Breaking: The Chilling Reason Why Bud Light and Nike Paid For Trans Ad

OPINION | This article contains commentary that reflects the author's opinion.

An investigative report from the NY Post uncovered a major reason why top-level executives at major companies like Nike and Anheuser-Busch are pushing brand endorsements to controversial social media influencers like Dylan Mulvaney.

If companies fail to include such endorsements, they risk losing their valuable “social credit score” in the Corporate Equality Index (CEI).

The CEI is reportedly overseen by the Human Rights Campaign (HRC), which is the largest LGBTQ+ political lobbying group in the world. George Soros’ Open Society Foundation has also funneled millions into HRC.

The social credit score can play a critical role in what makes or breaks a business.

Businesses can reach a maximum of 100 total points and earn the title “Best Place To Work For LGBTQ Equality.” Last year, 15 out of the top 20 Fortune-ranked companies received 100% ratings.

In order to receive a high score, businesses must consider the following categories: “Workforce Protections,” “Inclusive Benefits,” “Supporting an Inclusive Culture,” “Corporate Social Responsibility and Responsible Citizenship.”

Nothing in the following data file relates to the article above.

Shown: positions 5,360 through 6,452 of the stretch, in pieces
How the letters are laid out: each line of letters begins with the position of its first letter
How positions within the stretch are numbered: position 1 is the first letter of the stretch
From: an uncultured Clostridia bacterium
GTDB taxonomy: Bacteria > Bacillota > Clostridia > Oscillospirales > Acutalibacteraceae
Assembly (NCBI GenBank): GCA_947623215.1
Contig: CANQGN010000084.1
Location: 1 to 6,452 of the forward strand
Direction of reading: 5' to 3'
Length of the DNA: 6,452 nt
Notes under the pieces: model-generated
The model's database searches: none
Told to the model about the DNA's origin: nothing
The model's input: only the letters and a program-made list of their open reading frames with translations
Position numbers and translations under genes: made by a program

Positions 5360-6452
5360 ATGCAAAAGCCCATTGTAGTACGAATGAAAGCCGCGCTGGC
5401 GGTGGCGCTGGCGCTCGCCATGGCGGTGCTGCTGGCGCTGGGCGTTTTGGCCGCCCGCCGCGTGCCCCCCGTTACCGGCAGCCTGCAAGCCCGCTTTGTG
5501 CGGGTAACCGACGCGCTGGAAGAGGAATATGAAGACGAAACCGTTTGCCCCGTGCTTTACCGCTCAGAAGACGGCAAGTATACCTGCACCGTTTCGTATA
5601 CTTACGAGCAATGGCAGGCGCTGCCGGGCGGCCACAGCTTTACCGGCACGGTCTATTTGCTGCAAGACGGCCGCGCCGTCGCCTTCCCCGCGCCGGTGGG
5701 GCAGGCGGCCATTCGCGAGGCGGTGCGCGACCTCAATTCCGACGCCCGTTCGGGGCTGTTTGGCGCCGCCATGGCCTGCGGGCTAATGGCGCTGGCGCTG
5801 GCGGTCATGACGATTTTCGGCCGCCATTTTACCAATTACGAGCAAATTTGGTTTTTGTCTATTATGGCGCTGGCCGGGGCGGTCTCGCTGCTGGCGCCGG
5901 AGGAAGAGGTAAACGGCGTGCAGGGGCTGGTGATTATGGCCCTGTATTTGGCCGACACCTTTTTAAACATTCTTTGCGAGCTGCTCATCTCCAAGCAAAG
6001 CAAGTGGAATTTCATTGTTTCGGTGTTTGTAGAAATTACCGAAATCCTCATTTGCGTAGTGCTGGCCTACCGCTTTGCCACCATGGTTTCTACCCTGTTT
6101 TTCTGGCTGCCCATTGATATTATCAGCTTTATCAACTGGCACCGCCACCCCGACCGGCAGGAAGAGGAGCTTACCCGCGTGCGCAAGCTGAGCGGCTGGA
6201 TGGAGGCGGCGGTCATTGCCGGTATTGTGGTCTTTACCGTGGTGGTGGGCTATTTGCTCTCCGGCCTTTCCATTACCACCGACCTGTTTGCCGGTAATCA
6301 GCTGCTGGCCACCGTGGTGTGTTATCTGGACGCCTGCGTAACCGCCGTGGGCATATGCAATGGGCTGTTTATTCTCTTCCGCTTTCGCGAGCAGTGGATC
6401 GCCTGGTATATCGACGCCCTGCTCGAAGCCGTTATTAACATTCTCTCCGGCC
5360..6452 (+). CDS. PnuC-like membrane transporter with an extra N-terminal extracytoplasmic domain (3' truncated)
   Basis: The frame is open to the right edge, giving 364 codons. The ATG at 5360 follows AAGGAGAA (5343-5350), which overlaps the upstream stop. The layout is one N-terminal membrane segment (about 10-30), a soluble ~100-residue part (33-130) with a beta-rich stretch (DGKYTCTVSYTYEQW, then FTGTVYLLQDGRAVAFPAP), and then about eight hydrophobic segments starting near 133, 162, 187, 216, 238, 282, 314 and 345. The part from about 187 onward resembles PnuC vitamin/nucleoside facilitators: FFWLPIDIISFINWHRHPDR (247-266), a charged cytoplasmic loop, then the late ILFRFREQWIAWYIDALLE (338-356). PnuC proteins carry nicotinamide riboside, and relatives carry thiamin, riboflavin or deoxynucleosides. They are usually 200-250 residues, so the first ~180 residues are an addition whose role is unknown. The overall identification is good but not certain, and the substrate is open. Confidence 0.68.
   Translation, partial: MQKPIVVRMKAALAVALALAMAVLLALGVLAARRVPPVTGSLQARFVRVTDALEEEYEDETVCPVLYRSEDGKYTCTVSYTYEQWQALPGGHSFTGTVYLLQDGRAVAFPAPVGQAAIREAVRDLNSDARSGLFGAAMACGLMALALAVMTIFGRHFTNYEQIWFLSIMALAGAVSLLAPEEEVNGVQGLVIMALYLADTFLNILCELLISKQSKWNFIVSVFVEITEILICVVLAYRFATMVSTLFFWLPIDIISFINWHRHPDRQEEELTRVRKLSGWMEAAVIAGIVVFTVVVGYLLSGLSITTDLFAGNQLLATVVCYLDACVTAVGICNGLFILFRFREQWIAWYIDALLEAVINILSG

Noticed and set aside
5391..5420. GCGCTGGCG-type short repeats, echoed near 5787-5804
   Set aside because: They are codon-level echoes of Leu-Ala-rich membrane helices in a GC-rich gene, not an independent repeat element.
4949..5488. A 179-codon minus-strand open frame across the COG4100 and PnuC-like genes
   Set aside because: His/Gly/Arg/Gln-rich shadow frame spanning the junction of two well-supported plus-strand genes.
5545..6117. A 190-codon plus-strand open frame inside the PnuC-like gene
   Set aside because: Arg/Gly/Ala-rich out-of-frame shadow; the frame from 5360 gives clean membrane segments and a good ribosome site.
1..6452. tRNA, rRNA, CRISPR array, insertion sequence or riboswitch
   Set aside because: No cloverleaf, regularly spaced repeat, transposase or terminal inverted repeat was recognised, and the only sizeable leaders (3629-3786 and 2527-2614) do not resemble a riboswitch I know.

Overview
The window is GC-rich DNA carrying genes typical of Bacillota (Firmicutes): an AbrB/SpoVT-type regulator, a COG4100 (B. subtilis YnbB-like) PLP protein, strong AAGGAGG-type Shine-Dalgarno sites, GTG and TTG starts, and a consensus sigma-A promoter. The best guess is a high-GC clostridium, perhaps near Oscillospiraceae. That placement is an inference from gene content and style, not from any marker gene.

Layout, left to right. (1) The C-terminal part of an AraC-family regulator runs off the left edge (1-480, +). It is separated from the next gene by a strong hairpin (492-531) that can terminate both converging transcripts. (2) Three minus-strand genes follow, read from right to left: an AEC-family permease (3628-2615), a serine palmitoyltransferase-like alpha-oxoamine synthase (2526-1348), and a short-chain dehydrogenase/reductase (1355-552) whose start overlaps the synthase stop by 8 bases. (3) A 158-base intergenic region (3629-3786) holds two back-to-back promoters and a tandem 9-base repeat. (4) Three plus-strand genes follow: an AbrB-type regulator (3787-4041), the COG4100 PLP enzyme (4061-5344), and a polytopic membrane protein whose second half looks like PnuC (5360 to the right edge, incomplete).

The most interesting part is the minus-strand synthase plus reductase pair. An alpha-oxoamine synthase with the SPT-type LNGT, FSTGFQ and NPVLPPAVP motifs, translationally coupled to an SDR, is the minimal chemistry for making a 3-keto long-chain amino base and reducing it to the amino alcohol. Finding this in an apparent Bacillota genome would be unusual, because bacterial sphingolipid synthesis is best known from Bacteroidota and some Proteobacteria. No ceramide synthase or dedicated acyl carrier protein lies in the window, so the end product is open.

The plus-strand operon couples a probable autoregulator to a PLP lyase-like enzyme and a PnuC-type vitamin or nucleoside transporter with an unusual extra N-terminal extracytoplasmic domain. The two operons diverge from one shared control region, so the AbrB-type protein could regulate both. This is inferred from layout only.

Businesses that fail to meet the criteria lose points.

More on this story via NY Post:

More than 840 US companies racked up high CEI scores, according to the latest report.

The HRC, which was formed in 1980 and started the CEI in 2002, is led by Kelley Robinson who was named as president in 2022 and worked as a political organizer for Barack Obama’s 2008 presidential campaign.

A company can lose CEI points if it doesn’t fulfill HRC’s demand for “integration of intersectionality in professional development, skills-based or other training” or if it doesn’t use a “supplier diversity program with demonstrated effort to include certified LGBTQ+ suppliers.”

James Lindsay, a political podcaster who runs a site called New Discourses, told The Post that the Human Rights campaign administers the CEI ranking “like an extortion racket, like the Mafia.

It doesn’t just sit back passively either. HRC sends representatives to corporations every year telling them what kind of stuff they have to make visible at the company. They give them a list of demands and if they don’t follow through there’s a threat that you won’t keep your CEI score.”